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Mojave River Valley Museum
Garces Harvey House
Early in the 1900s, when trains were the principal means of personal transportation, depots gave travelers a first impression of their local destinations and provided for the security and comfort of the railroad’s clientele. Design and materials were important to both surrounding communities and railroad companies. After the Atchison, Topeka, and Santa Fe Depot at Needles burned in 1906, the railroad spared no expense on its new facility. Built to suggest a Greek temple and opened in 1908 to great adulation, Garces was a freight and passenger depot with hotel and restaurant amenities. The depot took its name from missionary Father Francisco Garces, known as the first European to cross the Mojave Desert.
The depot was luxurious. Large Mexican Fan Palms native to the site surrounded the two-story building with its distinctive symmetrical façade. Architect Francis S. Wilson included interior open-air loggias upstairs and down. Tuscan columns placed in pairs supported these walkways. The interior ceilings were ornamental and intricate egg-and-dart detailing edged the woodwork. Wilson’s use of the Classical Revival style, particularly popular on the East Coast and for civic and residential buildings, was unusual for a western depot and lent an aura of sophistication to the small town.
One reason for the success of Garces was its beauty. Another was its management by the Fred Harvey Company. Known as “the civilizer of the West,” Fred Harvey managed a large line of cafes and hotels along the Atcheson, Topeka, and Santa Fe Railroad. Motorists also availed themselves of Harvey establishments, including Garces, after the construction and marking of the National Old Trails Highway during the 1910s. This highway often ran parallel to the railroad, providing a continuous automobile route between St. Louis and Los Angeles.
Whether traveling on the Atcheson, Topeka, and Santa Fe Railroad or along the National Old Trails Highway or, later, Route 66, patrons appreciated the quality of service that Harvey establishments provided. A Harvey-run restaurant or hotel often had the nicest dining facilities and friendliest service in town. Garces was known for linen and silver, distinctive china, and fresh flowers that it provided daily for guests. The lunchroom had two horseshoe-shaped counters and could serve 140 people. According to the Harvey Girls, who traveled the country to work for the company, Garces was a crown jewel in the enterprise. An assignment to the Grand Canyon, to Las Vegas, or to Garces was “like going to Europe.” Community members also used the facilities for private dinners, banquets, and special occasions.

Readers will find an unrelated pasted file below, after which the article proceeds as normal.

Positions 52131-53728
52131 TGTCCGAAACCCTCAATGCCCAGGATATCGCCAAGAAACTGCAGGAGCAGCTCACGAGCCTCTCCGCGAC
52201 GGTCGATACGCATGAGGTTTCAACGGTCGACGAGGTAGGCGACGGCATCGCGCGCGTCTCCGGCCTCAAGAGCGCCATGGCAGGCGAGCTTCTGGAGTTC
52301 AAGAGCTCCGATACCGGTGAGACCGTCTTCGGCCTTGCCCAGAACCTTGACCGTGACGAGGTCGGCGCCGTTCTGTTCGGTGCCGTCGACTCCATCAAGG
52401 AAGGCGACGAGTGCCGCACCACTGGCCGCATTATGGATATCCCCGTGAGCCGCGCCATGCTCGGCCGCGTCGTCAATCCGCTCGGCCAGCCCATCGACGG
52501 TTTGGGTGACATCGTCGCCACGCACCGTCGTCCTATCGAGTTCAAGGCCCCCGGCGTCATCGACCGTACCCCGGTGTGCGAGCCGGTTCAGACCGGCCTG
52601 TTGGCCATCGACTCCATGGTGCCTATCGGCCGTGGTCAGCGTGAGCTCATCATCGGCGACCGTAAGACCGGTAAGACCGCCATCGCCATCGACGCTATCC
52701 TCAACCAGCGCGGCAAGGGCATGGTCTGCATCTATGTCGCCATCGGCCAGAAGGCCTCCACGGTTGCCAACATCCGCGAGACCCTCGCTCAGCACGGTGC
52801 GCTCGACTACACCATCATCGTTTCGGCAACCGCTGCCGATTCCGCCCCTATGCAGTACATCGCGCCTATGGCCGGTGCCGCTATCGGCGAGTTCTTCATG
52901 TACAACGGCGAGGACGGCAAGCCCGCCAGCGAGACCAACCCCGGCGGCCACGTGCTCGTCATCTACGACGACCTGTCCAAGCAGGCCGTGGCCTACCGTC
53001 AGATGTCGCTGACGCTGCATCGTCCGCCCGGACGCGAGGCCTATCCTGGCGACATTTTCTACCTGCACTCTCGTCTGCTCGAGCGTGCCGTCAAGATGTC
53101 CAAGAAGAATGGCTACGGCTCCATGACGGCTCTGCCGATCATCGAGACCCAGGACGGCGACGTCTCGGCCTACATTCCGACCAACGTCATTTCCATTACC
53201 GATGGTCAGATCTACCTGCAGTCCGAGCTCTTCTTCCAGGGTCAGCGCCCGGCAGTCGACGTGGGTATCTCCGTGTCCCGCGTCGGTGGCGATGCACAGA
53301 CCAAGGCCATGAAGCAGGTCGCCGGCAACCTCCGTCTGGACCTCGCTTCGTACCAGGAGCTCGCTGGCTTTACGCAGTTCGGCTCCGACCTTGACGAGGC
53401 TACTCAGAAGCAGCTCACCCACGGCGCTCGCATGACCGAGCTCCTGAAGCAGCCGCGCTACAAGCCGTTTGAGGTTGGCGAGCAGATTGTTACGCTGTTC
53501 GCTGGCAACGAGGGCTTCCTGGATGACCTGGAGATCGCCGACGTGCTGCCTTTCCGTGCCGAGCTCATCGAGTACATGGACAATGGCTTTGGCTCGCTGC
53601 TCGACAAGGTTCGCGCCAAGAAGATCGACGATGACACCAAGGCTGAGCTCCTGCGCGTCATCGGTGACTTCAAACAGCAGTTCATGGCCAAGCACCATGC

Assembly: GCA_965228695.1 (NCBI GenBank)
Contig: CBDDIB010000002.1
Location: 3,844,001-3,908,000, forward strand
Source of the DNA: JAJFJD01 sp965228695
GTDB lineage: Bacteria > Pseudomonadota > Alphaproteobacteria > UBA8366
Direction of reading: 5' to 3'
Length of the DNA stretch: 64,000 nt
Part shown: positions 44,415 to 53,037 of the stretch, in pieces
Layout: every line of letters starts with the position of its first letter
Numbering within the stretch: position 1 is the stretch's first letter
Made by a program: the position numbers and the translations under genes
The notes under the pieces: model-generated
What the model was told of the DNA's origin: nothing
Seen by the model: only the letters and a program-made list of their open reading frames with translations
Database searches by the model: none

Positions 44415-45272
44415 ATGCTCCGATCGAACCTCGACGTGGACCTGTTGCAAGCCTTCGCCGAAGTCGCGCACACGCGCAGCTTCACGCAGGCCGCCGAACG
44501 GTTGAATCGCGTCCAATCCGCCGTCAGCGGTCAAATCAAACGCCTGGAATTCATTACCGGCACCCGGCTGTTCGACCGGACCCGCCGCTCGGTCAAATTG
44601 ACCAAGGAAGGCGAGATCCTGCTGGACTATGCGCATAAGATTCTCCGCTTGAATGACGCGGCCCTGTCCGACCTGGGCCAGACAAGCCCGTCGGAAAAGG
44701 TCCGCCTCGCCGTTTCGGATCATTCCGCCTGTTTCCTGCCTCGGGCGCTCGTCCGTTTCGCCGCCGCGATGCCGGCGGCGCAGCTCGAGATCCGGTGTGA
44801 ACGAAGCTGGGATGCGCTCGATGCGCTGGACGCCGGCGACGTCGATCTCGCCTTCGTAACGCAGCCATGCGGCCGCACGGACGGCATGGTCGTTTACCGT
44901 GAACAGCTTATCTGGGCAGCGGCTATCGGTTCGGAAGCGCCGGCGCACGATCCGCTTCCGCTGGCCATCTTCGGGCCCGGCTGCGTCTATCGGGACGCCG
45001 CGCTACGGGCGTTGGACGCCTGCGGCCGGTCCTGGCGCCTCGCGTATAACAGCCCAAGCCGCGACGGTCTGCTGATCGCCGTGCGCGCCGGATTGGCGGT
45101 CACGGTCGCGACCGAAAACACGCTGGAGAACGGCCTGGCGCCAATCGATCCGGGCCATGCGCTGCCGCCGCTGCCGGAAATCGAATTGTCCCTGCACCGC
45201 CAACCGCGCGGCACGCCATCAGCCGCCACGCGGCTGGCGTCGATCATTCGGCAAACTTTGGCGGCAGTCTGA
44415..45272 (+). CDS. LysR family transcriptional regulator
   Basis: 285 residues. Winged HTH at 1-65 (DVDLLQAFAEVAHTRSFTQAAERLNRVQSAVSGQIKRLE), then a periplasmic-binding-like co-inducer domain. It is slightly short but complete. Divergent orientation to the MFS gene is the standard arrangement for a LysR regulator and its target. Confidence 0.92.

Though motorists and railroad passengers alike made Garces a popular destination through the end of World War II, the waning popularity of railroad passenger service in favor of automobile travel took a toll on Harvey Houses. Automobile travel was accessible to people with a wider range of incomes, who often could afford to travel but not to dine or stay at a place as opulent as Garces. Garces closed as a Harvey House in the fall of 1949, at which time the building was partitioned and used as Santa Fe Railway offices. In 1988, the Santa Fe Railroad moved to another facility and closed the building. Abandoned, Garces was under threat of destruction until a local group formed in 1993 as the Friends of Garces. The group petitioned the City of Needles to purchase the station, an effort that succeeded in 1999. The National Park Service recognized the building’s significance in 2002, by listing it in the National Register of Historic Places. Though still renovating the facility, the city plans to reopen it as a “Harvey House Hotel,” including a Route 66 museum and shops.
Source - NPS